Most IT Service Providers submit a proposal by default with the information on the dedicated team for the project. If such information is missing, the client organization should ask for it. The CV’s allow you to determine whether the IT professionals in the dedicated team have sufficient expertise in the domain of the project and in the target technology stack.
Set up a project organization to enable quick decision-making
Make sure, you can take necessary decisions fast. For that purpose an efficient project organization is required. It is common to create a Steering Group, that comprises representatives (e.g. line managers) of those departments that should have a say in the software project. It is wise to have a project sponsor (often: the managing director / board of directors), who receives status reports at regular intervals and can be called in at short notice for decision making / escalation.
The project manager‘s task is to keep this steering group up-to-date on progress and challenges of the software development project, moderate discussions and ensure timely decision-taking. If the software development project is working with the agile project management method SCRUM, it is advisable to involve the representatives of the different functional areas in the so-called sprint reviews, where product increments are evaluated and the next requirements are defined/prioritized.
Take technological decisions on your own
In many medium-sized companies, where IT (supposedly) has no strategic relevance yet, IT departments (if existing) struggle with staffing bottlenecks. In some cases IT departments consist solely of a few IT administrators; requests for the evaluation of technology stacks for software applications remain unanswered. In such situations it is tempting to give in to the obvious impulse to hand over such technological decisions to the “experts from the Outsourcing Company”. However, this is wrong.
The availability of technologies has exploded, web projects can be developed in Java, PHP, C#, etc., databases range from Oracle, MS SQL Server, mySQL to dozens of NoSQL databases. Every technology has strengths and weaknesses, trade-offs have to be made that cannot or should not be made by an external software developer alone. External software developers as well as the project manager of the client organization should therefore work out the relevant decision criteria for each technology decision (low development costs, easy maintenance, scalability, …), weight them and then evaluate the technologies in question. It is a no-brainer that these decisions must be well documented.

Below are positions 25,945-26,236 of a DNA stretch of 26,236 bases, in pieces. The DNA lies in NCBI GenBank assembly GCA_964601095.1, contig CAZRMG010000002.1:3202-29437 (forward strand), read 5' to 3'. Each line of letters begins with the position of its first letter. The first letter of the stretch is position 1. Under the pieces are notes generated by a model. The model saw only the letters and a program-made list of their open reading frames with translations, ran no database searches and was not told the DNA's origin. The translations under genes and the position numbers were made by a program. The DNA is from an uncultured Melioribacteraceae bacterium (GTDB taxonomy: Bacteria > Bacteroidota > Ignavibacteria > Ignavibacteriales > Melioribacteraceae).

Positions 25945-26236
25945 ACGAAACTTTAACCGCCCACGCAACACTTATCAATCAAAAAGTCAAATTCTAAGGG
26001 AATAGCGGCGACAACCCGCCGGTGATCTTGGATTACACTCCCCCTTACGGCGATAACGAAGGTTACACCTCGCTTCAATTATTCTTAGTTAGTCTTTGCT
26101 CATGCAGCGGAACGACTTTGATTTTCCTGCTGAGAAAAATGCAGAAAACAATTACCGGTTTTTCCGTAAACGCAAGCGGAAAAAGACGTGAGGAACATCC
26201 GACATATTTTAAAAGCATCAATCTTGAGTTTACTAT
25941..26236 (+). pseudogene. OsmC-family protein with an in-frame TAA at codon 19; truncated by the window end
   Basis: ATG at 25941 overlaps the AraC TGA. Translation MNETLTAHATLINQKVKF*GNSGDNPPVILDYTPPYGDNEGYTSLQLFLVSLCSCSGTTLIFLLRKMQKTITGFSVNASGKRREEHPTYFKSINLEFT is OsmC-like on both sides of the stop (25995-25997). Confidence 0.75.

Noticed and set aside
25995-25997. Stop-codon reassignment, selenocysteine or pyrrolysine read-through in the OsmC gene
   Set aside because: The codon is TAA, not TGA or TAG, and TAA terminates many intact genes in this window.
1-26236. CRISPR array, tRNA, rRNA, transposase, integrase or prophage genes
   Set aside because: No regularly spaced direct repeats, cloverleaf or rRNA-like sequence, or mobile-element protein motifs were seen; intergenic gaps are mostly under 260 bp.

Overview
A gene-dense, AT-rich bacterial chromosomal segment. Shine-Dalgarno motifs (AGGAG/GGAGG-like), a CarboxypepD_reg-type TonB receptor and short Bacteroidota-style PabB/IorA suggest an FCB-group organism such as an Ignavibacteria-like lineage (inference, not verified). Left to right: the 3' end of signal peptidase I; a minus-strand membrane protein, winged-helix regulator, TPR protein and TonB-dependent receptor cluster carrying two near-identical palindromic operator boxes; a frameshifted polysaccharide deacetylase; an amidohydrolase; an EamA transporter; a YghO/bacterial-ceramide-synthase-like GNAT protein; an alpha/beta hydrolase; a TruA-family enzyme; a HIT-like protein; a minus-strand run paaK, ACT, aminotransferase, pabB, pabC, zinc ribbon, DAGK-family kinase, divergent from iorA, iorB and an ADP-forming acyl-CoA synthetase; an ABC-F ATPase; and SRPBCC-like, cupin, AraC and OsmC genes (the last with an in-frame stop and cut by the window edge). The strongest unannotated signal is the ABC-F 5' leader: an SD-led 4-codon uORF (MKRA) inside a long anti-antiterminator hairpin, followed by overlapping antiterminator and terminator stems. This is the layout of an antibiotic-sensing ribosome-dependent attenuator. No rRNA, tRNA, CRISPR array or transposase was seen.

It was already pointed out in connection with the drafting of the contract that I strongly recommend a milestone-oriented development. The results of each milestone must be software products that are fully executable (even if still limited in their functional scope).
This recommendation has such a high relevance that I have dedicated a separate point to it. Agile project management methods in particular are characterized by the fact that development results are available at an early stage, so that erroneous developments can be immediately counteracted or corrections can be made immediately in the next development cycle.
Sufficient Documentation of decisions and the like
This point is also a no-brainer, but it’s often neglected: Sufficient documentation of decisions, of user acceptance test and the like. This is the only way to identify inconsistencies in requirements, to enable the project steering group to comment on them and – worst case – to provide a basis for discussion with the external software developer in the event that requirements are not met.
Important in connection with documentation: In today’s multi-channel communication, documentation snippets are often found on various channels: email, recorded video calls with ScreenRecording, WhatsApp or team chat. Documentation becomes usable in practice when it takes place in a uniform format in a consolidated document (or at least: folder). Only then can one speak of usable documentation. A common data space (for example, on NETFILES or similar secure platforms, NOT: DropBox) is usually a prerequisite for this.